Friday, January 9, 2015

Rejection - Forcing Life Into My Wings

by Elva Cobb Martin

The lovely Emperor Moth has an interesting life story that helped me get through a rejection in my inbox this week. Here's a bit about the moth. Maybe it will help you.

A woman once kept a cocoon of an Emperor Moth for a year waiting for it the moth to emerge.
The cocoon had a strange construction in that the neck had a very narrow opening through which the mature insect would have to force its way. 

The great disparity between the size of the opening and size of the imprisoned moth made the onlooker wonder how the insect would ever emerge. She studied and found that it is believed the pressure to which the moth's body is subjected when passing through such a narrow passage is nature's way of forcing fluids into the wings.
And she could hardly wait to see those beautiful wings.

One day she witnessed the first efforts of her imprisoned moth to escape from its long confinement. She watched for some time as it patiently struggled to be free. It seemed unable to get beyond a certain point. Finally, the woman decided to give the moth a helping hand. With the point of her scissors, she snipped the confining threads to make the exit easier. The moth immediately rolled out, dragging a swollen body. The woman was sure she'd soon see the wings expand into their beautiful colors that were all there in miniature. But she looked in vain. The moth suffered an aborted life and only lived a few minutes.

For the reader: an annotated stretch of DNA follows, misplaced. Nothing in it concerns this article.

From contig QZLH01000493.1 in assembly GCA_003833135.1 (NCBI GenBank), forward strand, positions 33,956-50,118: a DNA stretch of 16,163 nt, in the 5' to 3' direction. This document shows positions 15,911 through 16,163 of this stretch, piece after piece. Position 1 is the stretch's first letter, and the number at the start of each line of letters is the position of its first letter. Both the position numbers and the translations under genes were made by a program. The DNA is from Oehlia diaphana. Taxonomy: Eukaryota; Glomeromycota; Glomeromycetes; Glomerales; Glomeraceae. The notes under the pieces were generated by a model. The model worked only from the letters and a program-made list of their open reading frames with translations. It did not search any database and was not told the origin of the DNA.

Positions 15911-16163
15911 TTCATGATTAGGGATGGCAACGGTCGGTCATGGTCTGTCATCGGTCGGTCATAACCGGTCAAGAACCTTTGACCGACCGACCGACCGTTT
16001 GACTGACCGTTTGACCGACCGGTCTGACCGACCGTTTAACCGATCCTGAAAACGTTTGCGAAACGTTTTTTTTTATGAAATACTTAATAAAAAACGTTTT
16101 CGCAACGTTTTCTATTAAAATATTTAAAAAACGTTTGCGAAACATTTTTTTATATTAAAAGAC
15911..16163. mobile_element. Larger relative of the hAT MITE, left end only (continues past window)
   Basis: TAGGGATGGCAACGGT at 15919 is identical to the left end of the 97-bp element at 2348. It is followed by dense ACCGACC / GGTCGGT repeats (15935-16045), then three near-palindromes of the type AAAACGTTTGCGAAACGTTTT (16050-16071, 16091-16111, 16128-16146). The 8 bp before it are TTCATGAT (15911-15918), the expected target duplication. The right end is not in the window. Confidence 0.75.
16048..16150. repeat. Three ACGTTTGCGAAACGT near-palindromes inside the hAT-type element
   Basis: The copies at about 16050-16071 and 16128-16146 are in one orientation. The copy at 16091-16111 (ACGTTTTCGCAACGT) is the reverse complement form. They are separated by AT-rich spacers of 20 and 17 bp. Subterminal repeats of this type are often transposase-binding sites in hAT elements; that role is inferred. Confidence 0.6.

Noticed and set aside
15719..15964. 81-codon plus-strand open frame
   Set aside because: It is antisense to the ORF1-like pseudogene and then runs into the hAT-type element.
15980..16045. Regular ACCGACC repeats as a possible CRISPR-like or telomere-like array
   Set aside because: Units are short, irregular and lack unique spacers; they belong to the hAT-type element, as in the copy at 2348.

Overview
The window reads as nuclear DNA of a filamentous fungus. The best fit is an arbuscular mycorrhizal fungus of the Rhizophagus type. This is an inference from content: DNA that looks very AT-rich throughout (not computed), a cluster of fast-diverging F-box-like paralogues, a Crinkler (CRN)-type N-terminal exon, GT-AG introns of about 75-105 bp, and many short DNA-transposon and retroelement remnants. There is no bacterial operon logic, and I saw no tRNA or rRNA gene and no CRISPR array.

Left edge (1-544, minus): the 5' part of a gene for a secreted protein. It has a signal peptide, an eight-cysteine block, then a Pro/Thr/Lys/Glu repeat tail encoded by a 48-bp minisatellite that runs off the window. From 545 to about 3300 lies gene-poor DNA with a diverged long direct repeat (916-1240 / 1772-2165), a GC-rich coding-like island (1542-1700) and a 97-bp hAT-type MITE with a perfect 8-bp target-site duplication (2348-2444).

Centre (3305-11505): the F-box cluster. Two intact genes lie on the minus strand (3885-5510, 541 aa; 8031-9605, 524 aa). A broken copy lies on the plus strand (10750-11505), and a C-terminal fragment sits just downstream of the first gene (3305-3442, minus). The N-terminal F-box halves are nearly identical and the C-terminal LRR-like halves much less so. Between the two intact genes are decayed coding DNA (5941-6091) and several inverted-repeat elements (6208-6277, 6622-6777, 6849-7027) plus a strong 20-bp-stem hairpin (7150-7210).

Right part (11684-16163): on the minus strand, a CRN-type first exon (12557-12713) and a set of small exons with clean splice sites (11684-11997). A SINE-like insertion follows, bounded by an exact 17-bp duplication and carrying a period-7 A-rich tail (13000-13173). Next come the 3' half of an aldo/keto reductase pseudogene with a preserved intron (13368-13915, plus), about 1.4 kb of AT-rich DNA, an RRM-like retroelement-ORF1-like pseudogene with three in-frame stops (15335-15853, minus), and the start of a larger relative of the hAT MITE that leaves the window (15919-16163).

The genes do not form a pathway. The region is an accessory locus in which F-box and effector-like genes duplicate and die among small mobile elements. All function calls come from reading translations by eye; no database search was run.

Writing is a lot like writhing as you struggle to master the craft and edit and rewrite and rework and redo the whole process as long as it takes to escape from Unpubbed Island. 

I've decided to mark down the rejections in this struggle in honor of the Emperor Moth. They are part of the pressure that is simply forcing life into my wings!

How do you handle rejections? Do you feel like doing this?

Thanks for stopping by. Please join the conversation and share this blog on twitter and face book by clicking the buttons below.

Elva Cobb Martin

Note: Resources for this blog include Streams in the Desert and Bing Images.

Monday, January 5, 2015

A Love Story That Trumps Downton Abbey

I have tuned in to all four seasons of Downton Abbey and have my TV set to record Season Five. You bet.

However, it being January, I have restarted my January Bible Readthrough using the Amplified Bible and once again, I am enthralled, shocked and amazed at the love story of Jacob, Leah and Rachel (and in that order) found in Genesis 29-30.

I mean here is a good-looking hunk named Jacob (which means supplanter and that should warn you) who has tricked his brother out of his birthright and has to flee from home before his brother kills him.

On the way Jacob has an out of body, dreamy experience, a confrontation with God and angels, that starts a big change in his spiritual life. He names the place Bethel (the house of God) and promises to tithe from that moment on.

I can't say it took that kind of experience to get me to start tithing, but it would have been nice, ladder and all.

After this experience, Genesis 29:1 in the Amplified Bible begins: "Then Jacob went (briskly and cheerfully) on his way (400 miles) and came to the land of the people of the East." --So we have a concrete idea what kind of energy experiences like Jacob's can give a person on a quest. Bring them on!